• March 24 & 25: Robert Pratt continues a KFYO tradition by broadcasting his talkshow, Pratt on Texas, live from the state capitol during the Texas Legislative Session. Pratt interviews many legislators including Rep. John Frullo (Lubbock), Rep. Charles Perry (Lubbock) and Sen. Robert Duncan (Lubbock)
  • August 12: Rob Burton becomes the new General Manager of Townsquare Media of Lubbock, which includes KFYO. He is the seventh General Manager in KFYO's history and replaces Dale Harris.


  • April 30: Paul R. Beane retires from radio. Beane had been with KFYO for four years providing a daily commentary "The Way I See It" that aired at 1:30pm during Rush Limbaugh. Beane's storied broadcast history included stints with KSEL-AM-FM-TV in Lubbock (present day KAMC-TV); KILT in Houston, XETRA-AM in San Diego/Los Angeles/Tijuana; WNUS-FM in Chicago, KLBK-AM-TV in Lubbock and KRBL-FM in Lubbock. Retirement announcement [7] Audio of his final commentary from April 30, 2014 [8]
  • July 7: Brad Bullington becomes the new General Manager of Townsquare Media of Lubbock, which includes KFYO. He is the eighth General Manager in KFYO's history and replaces Rob Burton.


  • February & March: KFYO's Chad Hasty and Robert Pratt, from Pratt on Texas, both broadcast multiple shows, separately, from the Texas Capitol during the Legislative Session. Guests included Governor Greg Abbott, Lt. Governor Dan Patrick, State Senator Charles Perry, State Reps. John Frullo, Dustin Burrows, Susan King, Drew Springer and Speaker of the House Rep. Joe Straus
  • October 12: The Texas Tech Museum and KFYO announce plans to refurbish a 1927 Ford Model T once owned by KFYO. The restoration and refurbishment of the Model T is being conducted in conjunction with KFYO's 90th Anniversary in 2016. State Representative John Frullo donates $1,000 for the restoration of the Model T. [9]
  • October 15: Phil Hand becomes the new General Manager of Townsquare Media of Lubbock, which includes KFYO. He is the ninth General Manager in KFYO's history and replaces Brad Bullington.


  • October 12: KFYO officially launches an FM simulcast on 95.1 FM. The 250-watt FM translator (K236CP) provides additional coverage in Lubbock County and the surrounding area.


  • February 20: KFYO launches a new morning show, "KFYO Mornings with Dave King and Matt Martin". The show replaces "Lubbock's First News" with Tom Collins and Laura Mac, and retains the timeslot of weekdays 6-8:30a.m. Dave King owns a local advertising agency, is the stadium announcing voice of the Goin' Band from Raiderland, and is a former talkshow host for KJTV. Matt Martin is a local realtor who was a fill-in host on Chad Hasty's show.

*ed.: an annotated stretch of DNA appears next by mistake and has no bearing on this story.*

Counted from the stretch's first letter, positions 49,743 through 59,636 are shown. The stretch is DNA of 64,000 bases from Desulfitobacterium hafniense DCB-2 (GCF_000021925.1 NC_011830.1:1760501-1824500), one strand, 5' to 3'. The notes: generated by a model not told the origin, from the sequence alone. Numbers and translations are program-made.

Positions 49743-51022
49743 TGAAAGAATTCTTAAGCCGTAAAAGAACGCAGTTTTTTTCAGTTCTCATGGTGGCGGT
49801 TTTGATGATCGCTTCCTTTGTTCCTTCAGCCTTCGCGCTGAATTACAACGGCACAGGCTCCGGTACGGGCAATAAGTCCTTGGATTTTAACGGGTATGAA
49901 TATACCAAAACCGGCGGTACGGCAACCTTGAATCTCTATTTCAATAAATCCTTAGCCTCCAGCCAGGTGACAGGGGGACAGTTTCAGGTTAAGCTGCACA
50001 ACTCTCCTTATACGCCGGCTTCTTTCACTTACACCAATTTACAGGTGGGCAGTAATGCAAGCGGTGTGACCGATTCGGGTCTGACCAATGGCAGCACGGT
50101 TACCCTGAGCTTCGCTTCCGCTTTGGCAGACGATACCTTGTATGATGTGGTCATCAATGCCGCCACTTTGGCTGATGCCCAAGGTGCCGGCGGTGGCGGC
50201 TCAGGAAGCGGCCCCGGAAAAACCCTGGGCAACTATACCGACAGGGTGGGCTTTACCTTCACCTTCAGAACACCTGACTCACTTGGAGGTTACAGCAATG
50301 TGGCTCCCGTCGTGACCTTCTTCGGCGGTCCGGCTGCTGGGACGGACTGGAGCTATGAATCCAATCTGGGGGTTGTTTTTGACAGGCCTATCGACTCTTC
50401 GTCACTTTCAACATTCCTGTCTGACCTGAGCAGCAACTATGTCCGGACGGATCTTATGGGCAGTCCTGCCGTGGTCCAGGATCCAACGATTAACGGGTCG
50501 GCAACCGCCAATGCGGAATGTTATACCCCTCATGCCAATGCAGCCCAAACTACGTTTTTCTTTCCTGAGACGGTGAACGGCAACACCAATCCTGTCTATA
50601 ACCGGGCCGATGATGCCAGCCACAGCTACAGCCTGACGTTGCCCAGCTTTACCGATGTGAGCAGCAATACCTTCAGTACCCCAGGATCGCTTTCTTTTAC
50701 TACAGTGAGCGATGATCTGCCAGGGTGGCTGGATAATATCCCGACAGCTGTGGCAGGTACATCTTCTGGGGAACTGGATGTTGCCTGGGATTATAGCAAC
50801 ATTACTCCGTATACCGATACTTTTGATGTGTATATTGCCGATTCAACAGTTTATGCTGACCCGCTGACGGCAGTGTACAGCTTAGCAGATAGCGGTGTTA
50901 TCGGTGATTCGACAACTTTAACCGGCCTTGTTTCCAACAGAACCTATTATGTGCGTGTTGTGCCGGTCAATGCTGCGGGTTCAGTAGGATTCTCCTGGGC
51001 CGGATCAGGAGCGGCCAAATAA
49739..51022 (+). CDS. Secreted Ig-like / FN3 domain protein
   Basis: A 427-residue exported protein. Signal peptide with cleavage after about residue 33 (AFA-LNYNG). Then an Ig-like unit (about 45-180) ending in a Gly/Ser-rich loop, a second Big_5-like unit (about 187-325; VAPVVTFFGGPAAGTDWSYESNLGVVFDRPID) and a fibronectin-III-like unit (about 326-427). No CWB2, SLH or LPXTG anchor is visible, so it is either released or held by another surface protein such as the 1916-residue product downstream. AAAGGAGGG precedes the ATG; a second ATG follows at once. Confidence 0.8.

• April 24–27: Robert Pratt continues a KFYO tradition by broadcasting from the State Capitol during the 85th Legislature. Guests included Lt. Governor Dan Patrick, State Sen. Charles Perry and State Reps. John Frullo, Dustin Burrows & Drew Springer.
  • May 31: U.S. Senator John Cornyn (R-Texas) makes national news during an interview on The Chad Hasty Show. Senator Cornyn states Congress will pass a bill repealing and replacing Obamacare by the end of July. [10]


  • May 7: Rosalie Drake officially takes over as VP/General Manager for Townsquare Media of Lubbock, including KFYO. She is the tenth General Manager in KFYO's history and replaces Phil Hand.
  • September 18: KFYO and KKAM begin a joint-affiliation with the Texas State Network (TSN), based out of KRLD-AM-FM in Dallas. For KFYO, it's a re-affiliation with TSN, which ended its previous TSN affiliation at the end of 2001.


  1. ^ Hankins, R.C. (May 30, 1954). "On The Air ... In Radio And Television". Lubbock Avalanche-Journal. p. 38. Retrieved April 14, 2015 – via Newspapers.com. open access
  2. ^ "Townsquare Media completes roll-up of GAP". Radio Business Report. August 13, 2010. Retrieved August 15, 2010.

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Coordinates: 33°27′50″N 101°55′30″W / 33.46389°N 101.92500°W / 33.46389; -101.92500